Author Archives: mansionmusings

Miss Lorillard’s Wedding in 1827: Did the Bride Wear White?

Maria Rosina Lorillard (1800–1880) was a wealthy twenty-six-year-old when she married Robert Bartow (1792–1868) in New York City on March 20, 1827. Did the bride wear white? This might seem like a silly question today, but as fashion historians know, … Continue reading

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The Wigwam at Bartow-Pell: A Living History for Students

In 2002, the Bartow-Pell Mansion Museum was preparing to celebrate the 350th anniversary of the signing of a treaty on June 27, 1654, by Thomas Pell, his associates, and Lenape sachems. This treaty signified the transfer of land, which included … Continue reading

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Through the Looking Glass: A Pair of New York Pier Mirrors by Hosea Dugliss

Robert and Maria Bartow had a house to furnish. In 1842, when the couple moved into their brand-new residence on Robert Bartow’s ancestral Pelham Bay estate, they had probably purchased some furnishings for the superb Greek Revival interiors from shops … Continue reading

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Sugarplum Fantasy: Visions of Candy Long Ago

Lemon drops, cardamom comfits, coconut creams, almond taffy, chocolate cream drops, sugared almonds, violet drops, and rose drops offer just a small taste of the sugary confections that have enchanted past generations of candy lovers and inspired professional candy makers … Continue reading

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Soap, Optional (and What Is Shampoo?): The Sometimes-Surprising Bathing Habits of Americans in the Past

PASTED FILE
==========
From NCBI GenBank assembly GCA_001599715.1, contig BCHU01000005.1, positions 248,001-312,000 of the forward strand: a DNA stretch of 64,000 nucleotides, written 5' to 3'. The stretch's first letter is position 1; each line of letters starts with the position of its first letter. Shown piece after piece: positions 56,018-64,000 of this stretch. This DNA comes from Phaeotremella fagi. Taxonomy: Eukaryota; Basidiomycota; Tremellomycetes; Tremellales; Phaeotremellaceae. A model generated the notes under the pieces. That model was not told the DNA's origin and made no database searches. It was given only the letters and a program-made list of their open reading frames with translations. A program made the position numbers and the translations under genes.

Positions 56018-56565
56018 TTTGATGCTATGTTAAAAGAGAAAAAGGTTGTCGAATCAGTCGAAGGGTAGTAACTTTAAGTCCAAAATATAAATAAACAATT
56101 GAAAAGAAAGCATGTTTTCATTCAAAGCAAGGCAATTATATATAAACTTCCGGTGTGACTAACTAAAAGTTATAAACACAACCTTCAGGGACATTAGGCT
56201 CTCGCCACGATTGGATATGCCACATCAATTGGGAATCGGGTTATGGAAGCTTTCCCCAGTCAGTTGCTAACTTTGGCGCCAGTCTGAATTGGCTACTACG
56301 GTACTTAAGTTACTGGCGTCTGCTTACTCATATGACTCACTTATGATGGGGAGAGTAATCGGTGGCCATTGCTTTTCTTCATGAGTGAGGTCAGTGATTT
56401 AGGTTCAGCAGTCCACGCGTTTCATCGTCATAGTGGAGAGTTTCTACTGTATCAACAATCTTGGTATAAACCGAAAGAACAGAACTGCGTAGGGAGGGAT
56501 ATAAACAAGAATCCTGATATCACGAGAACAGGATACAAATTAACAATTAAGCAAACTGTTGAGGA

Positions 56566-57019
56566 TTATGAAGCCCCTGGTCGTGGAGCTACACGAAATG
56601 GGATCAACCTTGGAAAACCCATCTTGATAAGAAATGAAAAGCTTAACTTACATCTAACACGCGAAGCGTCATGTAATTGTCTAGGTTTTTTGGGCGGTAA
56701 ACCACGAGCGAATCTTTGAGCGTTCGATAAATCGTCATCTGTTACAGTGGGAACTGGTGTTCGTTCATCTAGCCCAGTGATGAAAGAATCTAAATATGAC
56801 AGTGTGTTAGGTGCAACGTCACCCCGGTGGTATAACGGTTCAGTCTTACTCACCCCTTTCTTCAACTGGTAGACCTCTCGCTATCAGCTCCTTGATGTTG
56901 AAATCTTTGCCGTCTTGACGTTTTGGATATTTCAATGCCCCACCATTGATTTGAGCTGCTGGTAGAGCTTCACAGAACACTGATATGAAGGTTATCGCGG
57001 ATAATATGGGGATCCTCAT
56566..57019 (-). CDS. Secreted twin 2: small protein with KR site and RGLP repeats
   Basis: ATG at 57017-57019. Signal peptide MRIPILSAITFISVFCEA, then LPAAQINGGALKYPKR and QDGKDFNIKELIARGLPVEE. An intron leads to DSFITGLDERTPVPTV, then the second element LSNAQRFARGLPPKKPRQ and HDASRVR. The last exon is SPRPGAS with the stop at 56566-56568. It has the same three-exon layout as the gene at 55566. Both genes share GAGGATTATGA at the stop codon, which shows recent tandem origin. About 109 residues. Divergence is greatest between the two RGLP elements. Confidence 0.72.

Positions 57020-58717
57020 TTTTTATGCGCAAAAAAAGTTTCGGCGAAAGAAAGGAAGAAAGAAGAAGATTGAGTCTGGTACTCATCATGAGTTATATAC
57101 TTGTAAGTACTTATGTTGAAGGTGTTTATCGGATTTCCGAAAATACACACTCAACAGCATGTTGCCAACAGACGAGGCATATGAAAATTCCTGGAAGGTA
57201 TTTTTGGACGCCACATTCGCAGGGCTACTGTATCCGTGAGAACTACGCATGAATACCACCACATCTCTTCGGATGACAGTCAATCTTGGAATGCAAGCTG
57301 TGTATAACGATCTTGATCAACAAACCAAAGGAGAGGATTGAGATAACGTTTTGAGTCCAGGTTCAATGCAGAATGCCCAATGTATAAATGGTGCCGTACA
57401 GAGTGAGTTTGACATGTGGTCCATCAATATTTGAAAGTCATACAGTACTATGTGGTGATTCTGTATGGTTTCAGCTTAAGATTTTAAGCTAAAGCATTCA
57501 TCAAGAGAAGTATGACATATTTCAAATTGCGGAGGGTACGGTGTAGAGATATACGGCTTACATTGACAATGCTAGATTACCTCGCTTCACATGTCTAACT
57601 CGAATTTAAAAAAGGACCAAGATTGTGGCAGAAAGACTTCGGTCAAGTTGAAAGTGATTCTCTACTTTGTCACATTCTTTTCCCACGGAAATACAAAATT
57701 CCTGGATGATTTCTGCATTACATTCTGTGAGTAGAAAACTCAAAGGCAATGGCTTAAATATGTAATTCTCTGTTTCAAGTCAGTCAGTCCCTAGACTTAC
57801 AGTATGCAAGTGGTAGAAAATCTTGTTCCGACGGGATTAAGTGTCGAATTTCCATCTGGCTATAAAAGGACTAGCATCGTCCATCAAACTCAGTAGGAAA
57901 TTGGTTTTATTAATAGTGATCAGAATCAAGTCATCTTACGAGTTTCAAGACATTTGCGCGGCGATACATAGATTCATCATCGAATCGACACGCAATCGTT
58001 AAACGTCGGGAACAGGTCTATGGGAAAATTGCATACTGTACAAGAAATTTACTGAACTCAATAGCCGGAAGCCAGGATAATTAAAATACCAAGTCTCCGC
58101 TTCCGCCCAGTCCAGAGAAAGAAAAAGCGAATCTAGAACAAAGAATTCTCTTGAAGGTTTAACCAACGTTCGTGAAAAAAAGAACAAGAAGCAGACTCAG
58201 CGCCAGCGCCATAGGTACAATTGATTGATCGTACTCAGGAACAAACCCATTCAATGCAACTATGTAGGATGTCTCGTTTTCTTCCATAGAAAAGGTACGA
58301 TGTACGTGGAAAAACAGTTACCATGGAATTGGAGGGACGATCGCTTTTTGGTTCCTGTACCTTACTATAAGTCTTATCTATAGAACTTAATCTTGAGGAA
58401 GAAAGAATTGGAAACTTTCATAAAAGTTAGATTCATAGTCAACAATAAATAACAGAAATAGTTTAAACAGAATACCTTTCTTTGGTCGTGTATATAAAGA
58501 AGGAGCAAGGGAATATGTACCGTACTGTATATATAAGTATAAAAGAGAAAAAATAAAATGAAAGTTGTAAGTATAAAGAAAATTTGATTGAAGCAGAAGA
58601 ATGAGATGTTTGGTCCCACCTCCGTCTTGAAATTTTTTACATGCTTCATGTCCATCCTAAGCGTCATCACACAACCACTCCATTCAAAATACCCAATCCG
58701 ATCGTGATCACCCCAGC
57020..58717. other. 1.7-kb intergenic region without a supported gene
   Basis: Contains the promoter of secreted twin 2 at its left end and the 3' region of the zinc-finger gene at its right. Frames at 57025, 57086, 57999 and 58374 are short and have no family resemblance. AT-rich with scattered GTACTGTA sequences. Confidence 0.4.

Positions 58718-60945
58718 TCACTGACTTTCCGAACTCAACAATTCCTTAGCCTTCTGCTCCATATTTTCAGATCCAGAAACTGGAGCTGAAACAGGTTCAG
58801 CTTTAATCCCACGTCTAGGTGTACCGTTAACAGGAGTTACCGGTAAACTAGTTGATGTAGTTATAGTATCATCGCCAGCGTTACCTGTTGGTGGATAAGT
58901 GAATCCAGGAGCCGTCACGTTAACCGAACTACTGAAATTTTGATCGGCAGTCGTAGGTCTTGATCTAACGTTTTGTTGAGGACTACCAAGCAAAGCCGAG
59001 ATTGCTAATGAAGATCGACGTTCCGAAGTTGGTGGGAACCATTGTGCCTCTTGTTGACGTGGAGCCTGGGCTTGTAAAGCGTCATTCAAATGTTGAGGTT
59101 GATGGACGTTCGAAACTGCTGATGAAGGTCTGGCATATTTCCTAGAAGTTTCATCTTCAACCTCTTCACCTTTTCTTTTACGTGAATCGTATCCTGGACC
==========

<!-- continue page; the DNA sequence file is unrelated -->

We’ve all seen the period films (or heard the spiel in historic houses) that depict cozy fireside baths in a tub filled with warm water by an obliging servant. But is that the whole story? And how did people’s bathing … Continue reading

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Pretty and Cool: A White Summer Dress, ca. 1895

Pretty white summer dresses were everywhere in the late 19th and early 20th centuries. They were lightweight and cool, and everyone looked fabulous in them, whatever the occasion. No wonder these gowns were so popular. In August 1897, a fashion … Continue reading

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Rose Garden Mania: A New York City Garden Club Joins the Craze in 1917

Rose gardens were definitely a thing in the early 20th century. The so-called Queen of Flowers—redolent of summer pleasures—filled gardens large and small with a heady mix of colors, scents, shapes, and sizes that ranged from subtle to dramatic. The … Continue reading

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A Carpet of Velvety Green: Lawns on 19th-Century Country Estates

A beautiful undulating carpet of fresh green grass was an essential luxury on 19th-century country estates. Today, that idea may seem fairly obvious, but why? And how did the landed gentry plant and maintain their expansive (and expensive) lawns in … Continue reading

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Just Up the Road: Henry James’s Cousin Minny Temple

About two miles up the road from the Bartow mansion—near the border of Pelham and New Rochelle, New York—24-year-old Mary “Minny” Temple (1845–1870) died of tuberculosis on March 8, 1870. Her first cousin the novelist Henry James (1843–1916) received the … Continue reading

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Multitasking Furniture: A Ladies’ Writing Fire Screen

Ladies, take your pick. Writing desks, worktables, dressing tables, and even a writing fire screen. All made just for you. Some pieces can even multitask. Starting in the 18th century, task-specific furniture—some made especially for women—appeared increasingly on the market. … Continue reading

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